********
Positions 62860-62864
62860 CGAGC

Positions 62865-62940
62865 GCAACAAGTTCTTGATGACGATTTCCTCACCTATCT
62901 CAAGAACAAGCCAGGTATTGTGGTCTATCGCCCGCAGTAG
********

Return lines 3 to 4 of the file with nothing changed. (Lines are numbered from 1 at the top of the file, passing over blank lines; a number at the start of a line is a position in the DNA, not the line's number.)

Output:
Positions 62865-62940
62865 GCAACAAGTTCTTGATGACGATTTCCTCACCTATCT